Chapter 1: Introduction

OPERATING
SYSTEM
MELJUN CORTES
Chapter 1: Introduction
What Operating Systems Do
Computer-System Organization
Computer-System Architecture
Operating-Syst...
Objectives
To provide a grand tour of the major operating systems
components
To provide coverage of basic computer system ...
What is an Operating System?
A program that acts as an intermediary between a user of a
computer and the computer hardware...
Computer System Structure
Computer system can be divided into four components
Hardware – provides basic computing resource...
Four Components of a Computer System

Operating System Concepts

1.6

Silberschatz, Galvin and Gagne
Operating System Definition
OS is a resource allocator
Manages all resources
Decides between conflicting requests for effi...
Operating System Definition (Cont.)
No universally accepted definition
“Everything a vendor ships when you order an operat...
Computer Startup
bootstrap program is loaded at power-up or reboot
Typically stored in ROM or EEPROM, generally known as
f...
Computer System Organization
Computer-system operation
One or more CPUs, device controllers connect through
common bus pro...
Computer-System Operation
I/O devices and the CPU can execute concurrently.
Each device controller is in charge of a parti...
Common Functions of Interrupts
Interrupt transfers control to the interrupt service routine generally,
through the interru...
Interrupt Handling
The operating system preserves the state of the CPU by storing
registers and the program counter.
Deter...
Interrupt Timeline

Operating System Concepts

1.14

Silberschatz, Galvin and Gagne
I/O Structure
After I/O starts, control returns to user program only upon I/O
completion.
Wait instruction idles the CPU u...
Two I/O Methods

Synchronous

Operating System Concepts

Asynchronous

1.16

Silberschatz, Galvin and Gagne
Device-Status Table

Operating System Concepts

1.17

Silberschatz, Galvin and Gagne
Direct Memory Access Structure
Used for high-speed I/O devices able to transmit information at
close to memory speeds.
Dev...
Storage Structure
Main memory – only large storage media that the CPU can access
directly.
Secondary storage – extension o...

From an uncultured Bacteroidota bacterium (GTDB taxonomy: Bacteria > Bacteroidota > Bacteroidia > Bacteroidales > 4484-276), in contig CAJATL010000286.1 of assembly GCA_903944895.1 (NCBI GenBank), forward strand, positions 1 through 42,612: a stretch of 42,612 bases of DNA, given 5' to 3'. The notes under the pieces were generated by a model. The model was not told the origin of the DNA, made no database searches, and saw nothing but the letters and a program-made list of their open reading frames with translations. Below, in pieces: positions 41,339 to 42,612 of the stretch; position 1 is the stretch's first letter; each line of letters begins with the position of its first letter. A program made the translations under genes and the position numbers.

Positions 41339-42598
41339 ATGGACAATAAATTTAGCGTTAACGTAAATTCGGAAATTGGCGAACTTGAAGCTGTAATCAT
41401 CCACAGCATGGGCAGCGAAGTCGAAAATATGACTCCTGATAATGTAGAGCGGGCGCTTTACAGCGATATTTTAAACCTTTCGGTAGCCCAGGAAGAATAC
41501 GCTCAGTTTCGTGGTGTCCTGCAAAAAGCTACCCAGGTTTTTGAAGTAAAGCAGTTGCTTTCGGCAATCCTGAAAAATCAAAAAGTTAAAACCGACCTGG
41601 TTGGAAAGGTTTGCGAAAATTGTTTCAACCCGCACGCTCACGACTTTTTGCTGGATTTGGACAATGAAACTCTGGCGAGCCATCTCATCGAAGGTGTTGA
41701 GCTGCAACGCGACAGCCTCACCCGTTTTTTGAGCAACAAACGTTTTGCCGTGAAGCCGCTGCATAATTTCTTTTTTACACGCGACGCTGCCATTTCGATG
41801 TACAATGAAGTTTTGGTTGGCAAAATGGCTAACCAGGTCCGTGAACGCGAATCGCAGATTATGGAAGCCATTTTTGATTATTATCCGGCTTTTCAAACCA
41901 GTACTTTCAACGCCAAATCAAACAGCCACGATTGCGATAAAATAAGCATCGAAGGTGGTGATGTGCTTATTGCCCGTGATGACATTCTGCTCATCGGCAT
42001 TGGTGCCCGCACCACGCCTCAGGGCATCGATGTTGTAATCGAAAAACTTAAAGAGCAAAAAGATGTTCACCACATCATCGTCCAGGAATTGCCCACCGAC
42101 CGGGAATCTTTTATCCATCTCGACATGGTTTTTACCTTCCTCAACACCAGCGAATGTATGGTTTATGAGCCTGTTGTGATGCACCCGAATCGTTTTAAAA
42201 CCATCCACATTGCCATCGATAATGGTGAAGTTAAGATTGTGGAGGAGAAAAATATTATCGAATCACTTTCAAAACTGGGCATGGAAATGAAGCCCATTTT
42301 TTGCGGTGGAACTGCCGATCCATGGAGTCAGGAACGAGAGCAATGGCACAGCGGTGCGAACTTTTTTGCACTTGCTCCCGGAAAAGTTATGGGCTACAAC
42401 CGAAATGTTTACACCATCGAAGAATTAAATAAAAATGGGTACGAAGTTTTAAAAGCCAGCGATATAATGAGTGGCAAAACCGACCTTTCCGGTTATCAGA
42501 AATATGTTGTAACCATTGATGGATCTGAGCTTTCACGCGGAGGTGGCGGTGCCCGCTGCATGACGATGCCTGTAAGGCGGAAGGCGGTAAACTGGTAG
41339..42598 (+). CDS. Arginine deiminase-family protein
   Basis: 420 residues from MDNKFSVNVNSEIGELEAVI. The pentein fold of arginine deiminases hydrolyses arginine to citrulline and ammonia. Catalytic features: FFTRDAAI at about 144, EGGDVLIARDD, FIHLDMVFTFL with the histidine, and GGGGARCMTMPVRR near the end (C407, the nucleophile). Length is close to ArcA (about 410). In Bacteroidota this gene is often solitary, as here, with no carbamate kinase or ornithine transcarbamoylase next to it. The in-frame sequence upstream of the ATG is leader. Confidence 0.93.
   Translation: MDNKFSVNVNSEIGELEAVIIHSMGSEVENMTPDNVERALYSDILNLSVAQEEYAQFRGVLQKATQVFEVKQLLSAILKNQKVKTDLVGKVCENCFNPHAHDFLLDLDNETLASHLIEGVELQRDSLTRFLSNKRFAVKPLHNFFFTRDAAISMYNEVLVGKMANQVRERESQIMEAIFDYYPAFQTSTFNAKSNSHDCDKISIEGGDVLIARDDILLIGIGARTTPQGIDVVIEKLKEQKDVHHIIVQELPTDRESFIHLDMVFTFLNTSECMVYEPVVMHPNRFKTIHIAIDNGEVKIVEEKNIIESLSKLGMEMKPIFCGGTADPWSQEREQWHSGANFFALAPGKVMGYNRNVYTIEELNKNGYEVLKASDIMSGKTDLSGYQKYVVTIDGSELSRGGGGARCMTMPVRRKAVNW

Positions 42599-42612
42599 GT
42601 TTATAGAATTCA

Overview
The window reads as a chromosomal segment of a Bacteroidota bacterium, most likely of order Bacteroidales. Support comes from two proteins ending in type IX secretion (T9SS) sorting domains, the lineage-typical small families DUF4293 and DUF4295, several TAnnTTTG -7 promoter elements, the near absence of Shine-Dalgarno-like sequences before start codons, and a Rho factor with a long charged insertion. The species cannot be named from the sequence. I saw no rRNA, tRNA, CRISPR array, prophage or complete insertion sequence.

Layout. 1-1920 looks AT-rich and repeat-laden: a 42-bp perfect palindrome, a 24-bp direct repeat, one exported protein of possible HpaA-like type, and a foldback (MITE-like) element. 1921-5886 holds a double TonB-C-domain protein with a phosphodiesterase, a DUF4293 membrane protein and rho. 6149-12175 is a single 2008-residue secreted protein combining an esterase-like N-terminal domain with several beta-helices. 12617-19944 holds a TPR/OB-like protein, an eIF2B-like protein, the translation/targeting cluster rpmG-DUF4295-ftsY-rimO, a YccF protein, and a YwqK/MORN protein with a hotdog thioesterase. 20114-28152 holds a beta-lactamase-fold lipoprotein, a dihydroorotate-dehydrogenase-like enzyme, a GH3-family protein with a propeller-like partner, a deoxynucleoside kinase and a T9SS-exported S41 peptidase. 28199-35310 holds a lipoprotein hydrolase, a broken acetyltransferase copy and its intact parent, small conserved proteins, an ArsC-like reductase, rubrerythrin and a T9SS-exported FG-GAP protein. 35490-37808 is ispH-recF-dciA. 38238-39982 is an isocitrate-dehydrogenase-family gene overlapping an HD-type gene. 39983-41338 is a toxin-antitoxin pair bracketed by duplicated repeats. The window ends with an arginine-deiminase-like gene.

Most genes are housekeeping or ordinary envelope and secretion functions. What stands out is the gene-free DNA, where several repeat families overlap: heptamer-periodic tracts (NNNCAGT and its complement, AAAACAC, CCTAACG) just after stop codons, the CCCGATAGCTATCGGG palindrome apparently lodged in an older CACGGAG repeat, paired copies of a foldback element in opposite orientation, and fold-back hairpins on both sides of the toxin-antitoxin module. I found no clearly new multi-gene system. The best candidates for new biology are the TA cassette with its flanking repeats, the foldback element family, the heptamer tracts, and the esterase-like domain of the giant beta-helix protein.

Storage Hierarchy
Storage systems organized in hierarchy.
Speed
Cost
Volatility
Caching – copying information into faster ...
Storage-Device Hierarchy

Operating System Concepts

1.21

Silberschatz, Galvin and Gagne
Caching
Important principle, performed at many levels in a computer (in
hardware, operating system, software)
Information ...
End of Chapter 1
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MELJUN CORTES Operating System Introduction

  1. 1. Chapter 1: Introduction OPERATING SYSTEM MELJUN CORTES
  2. 2. Chapter 1: Introduction What Operating Systems Do Computer-System Organization Computer-System Architecture Operating-System Structure Operating-System Operations Process Management Memory Management Storage Management Protection and Security Distributed Systems Special-Purpose Systems Computing Environments Operating System Concepts 1.2 Silberschatz, Galvin and Gagne
  3. 3. Objectives To provide a grand tour of the major operating systems components To provide coverage of basic computer system organization Operating System Concepts 1.3 Silberschatz, Galvin and Gagne
  4. 4. What is an Operating System? A program that acts as an intermediary between a user of a computer and the computer hardware. Operating system goals: Execute user programs and make solving user problems easier. Make the computer system convenient to use. Use the computer hardware in an efficient manner. Operating System Concepts 1.4 Silberschatz, Galvin and Gagne
  5. 5. Computer System Structure Computer system can be divided into four components Hardware – provides basic computing resources  CPU, memory, I/O devices Operating system  Controls and coordinates use of hardware among various applications and users Application programs – define the ways in which the system resources are used to solve the computing problems of the users  Word processors, compilers, web browsers, database systems, video games Users  Operating System Concepts People, machines, other computers 1.5 Silberschatz, Galvin and Gagne
  6. 6. Four Components of a Computer System Operating System Concepts 1.6 Silberschatz, Galvin and Gagne
  7. 7. Operating System Definition OS is a resource allocator Manages all resources Decides between conflicting requests for efficient and fair resource use OS is a control program Controls execution of programs to prevent errors and improper use of the computer Operating System Concepts 1.7 Silberschatz, Galvin and Gagne
  8. 8. Operating System Definition (Cont.) No universally accepted definition “Everything a vendor ships when you order an operating system” is good approximation But varies wildly “The one program running at all times on the computer” is the kernel. Everything else is either a system program (ships with the operating system) or an application program Operating System Concepts 1.8 Silberschatz, Galvin and Gagne